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  14. And with the maths (of 1000-1500) for a bike, add anywhere between 400-1500 for gear that will help out in the event of being it or dropping it/falling off.
     
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  15. Hi Ooooi,

    I realise that most peole's answers, aren't want you wanted to hear...
    and being told to buy a 2nd hand bike @ ~1,500 doesn't sound too bloody sexy either.

    But the advice everyone is giving you, is coming from people that have been in a similar position to you and have the benefit of hindsight.

    Far better to have a cheaper bike (Initially) and a cheap bike to repair wile you are on your L's and sometime into your P's.
    This way IF you do have an "off" it isn't going to take you the next four years to be able to afford it to get it repaired.

    Again - it isn't sexy, but it is definitely sound advice by all. Be patient - you don't NEED the biggest and best, sure you might want it.... but initially - get what you NEED.

    Gavin.
     
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  16. Thanks so much for all the advice thus far, it's made me feel much more positive about my situaiton.

    Another thought I had was that perhaps a sympathetic seller would allow me to pay off the bike in installments, if I agreed to pay a little extra upfront (or perhaps out of the milk of human kindness). Has anyone had experience with this, or even more opportunisitically does anyone have a cheap learner bike and wouldnt mind being paid incrimentally?

    Heres hoping!
     
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  17. Ey mate, take it from someone who was in the exact same shoes....

    I got my licence when i was 17, borrowed friends bikes for a few months every now and then, couldn't afford a bike but went for P's anyway (failed) then waited and saved for about 6 months, picked up a little Spada for $2500, rode it for a good 15,000 K's, crashed it once on my L's and once on my P's, both were cheap fixes (under $1000) and it cost me a few services on top of that.

    At 21 now i got the firestorm for $6500 fully aware of the fact that i'm still young and dumb and very likely to get into an expensive situation.

    Mate, wait it out if you can, I have mates that spent $8000 on those hyo p.o.s.'s and one smashed it to bits when he flipped it doing a wheelie and the other one was lucky enough to keep it long enough to see some of the mechanical problems that they are famous for....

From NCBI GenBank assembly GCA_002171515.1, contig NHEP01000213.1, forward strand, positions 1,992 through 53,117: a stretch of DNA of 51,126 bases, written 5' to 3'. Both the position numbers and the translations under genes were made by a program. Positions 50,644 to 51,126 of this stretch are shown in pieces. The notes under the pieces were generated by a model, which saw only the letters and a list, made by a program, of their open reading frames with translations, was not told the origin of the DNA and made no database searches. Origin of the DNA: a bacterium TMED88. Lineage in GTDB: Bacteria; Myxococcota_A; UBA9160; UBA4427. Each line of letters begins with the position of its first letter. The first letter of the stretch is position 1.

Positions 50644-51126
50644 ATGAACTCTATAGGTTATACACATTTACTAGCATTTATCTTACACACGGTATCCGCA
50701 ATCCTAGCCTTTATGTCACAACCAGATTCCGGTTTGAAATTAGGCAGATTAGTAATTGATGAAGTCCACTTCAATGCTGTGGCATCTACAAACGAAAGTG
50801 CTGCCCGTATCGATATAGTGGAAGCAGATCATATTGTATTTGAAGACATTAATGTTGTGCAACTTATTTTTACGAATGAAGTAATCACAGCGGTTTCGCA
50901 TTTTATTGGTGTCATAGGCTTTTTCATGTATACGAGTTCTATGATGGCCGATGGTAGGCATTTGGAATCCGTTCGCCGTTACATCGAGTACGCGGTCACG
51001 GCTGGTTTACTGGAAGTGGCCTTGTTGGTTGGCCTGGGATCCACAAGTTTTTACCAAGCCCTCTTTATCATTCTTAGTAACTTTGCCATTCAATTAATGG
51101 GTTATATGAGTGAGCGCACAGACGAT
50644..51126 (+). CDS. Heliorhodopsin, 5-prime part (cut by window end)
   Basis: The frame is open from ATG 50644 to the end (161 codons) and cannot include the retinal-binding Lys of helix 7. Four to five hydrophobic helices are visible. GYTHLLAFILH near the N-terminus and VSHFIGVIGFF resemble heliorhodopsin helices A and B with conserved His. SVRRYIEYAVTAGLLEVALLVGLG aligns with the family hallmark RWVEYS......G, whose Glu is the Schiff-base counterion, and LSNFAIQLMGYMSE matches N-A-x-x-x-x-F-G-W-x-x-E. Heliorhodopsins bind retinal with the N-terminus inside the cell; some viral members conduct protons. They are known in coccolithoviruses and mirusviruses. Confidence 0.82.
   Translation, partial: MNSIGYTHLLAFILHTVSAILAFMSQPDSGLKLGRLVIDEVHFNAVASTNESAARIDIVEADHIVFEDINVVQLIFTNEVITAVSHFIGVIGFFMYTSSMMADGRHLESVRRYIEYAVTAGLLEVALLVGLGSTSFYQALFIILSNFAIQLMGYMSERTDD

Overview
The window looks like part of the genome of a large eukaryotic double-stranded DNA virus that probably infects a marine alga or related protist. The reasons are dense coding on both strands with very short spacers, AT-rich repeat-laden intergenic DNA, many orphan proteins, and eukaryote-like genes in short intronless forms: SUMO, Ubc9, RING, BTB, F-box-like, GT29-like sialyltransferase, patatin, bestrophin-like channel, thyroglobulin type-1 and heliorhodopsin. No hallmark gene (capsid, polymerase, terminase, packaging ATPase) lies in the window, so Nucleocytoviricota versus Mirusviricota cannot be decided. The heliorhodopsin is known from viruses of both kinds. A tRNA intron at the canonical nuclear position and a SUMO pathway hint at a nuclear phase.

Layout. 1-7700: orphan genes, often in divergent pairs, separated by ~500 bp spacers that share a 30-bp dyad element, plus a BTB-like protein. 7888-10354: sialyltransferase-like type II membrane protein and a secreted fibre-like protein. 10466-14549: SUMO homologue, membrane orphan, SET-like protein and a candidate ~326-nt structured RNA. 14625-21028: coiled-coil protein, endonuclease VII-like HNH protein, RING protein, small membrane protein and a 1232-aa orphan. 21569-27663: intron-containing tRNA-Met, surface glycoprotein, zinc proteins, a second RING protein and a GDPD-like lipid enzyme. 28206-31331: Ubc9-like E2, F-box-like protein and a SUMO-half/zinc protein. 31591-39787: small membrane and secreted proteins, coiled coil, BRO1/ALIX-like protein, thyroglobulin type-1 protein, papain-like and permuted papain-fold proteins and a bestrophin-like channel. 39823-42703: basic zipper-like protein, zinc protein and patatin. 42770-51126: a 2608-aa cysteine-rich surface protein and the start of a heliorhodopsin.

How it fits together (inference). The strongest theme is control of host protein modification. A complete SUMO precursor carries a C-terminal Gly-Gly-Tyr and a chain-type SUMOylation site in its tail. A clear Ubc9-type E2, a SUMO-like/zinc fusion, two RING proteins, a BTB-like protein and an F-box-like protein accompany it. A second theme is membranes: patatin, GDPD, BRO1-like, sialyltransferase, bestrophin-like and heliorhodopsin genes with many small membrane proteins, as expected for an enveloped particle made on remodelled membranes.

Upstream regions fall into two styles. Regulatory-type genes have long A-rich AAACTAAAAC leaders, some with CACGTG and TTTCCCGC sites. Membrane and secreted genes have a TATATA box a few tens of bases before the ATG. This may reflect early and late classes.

My little 250 wasn't a great bike by anyone's standard but getting to know something like that and getting your hands dirty fixing it will give you not only give you more respect for the machine but more confidence that you can survive financially if something goes wrong.

    Saying all this, i haven't made all the best decisions either, i got crap gear to start with and felt the fact and i bought the first bike i saw when i got my chickenhawk. I was lucky enough not to regret the latter but seriously, don't fear the wait... you will thank yourself for it later.
     
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  18. I don't like your chances of getting a sympathetic seller, I know I would never let someone pay me in installments, especially on the learner market where bikes move within a week or two. Especially when realistically, as soon as you take the bike away from him, you own it, you could stop paying and he'd have no recourse for reimbursement. It's a huge risk for a seller, and unnecessary given the demand in the market.

    Just knuckle down for 2 or 3 months, stop buying take-away, stop drinking, cut down all your unnecessary expenses and you'll be riding a bike in no time, and be in a much better financial situation because of it. Especially over the christmas break and summer, the time will fly by. With the amount of hours you work, it won't take long to get the coin if you're smart enough with your cash.

    Remember its just a first bike, not your last, it doesn't have to be pretty, it doesn't have to be quick, it just needs to run well.
     
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  19. If you cant afford to buy a bike you cant afford to keep it either.

    So set about scraping up $3000 - $5000 and spend half on the bike the rest on gear and insurance. Keep working your arse off to keep it on the road.

    I would not be financing a first bike :eek:
     
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  20. + 1

    Best advice of the thread.

    I got this exact line when i was 17 and its what gave me realistic expectations about what i should have been looking for.

    Taking into account the fact that riding costs alot more than the outlay can save alot of stress and headache through preperation.

    Good luck with it mate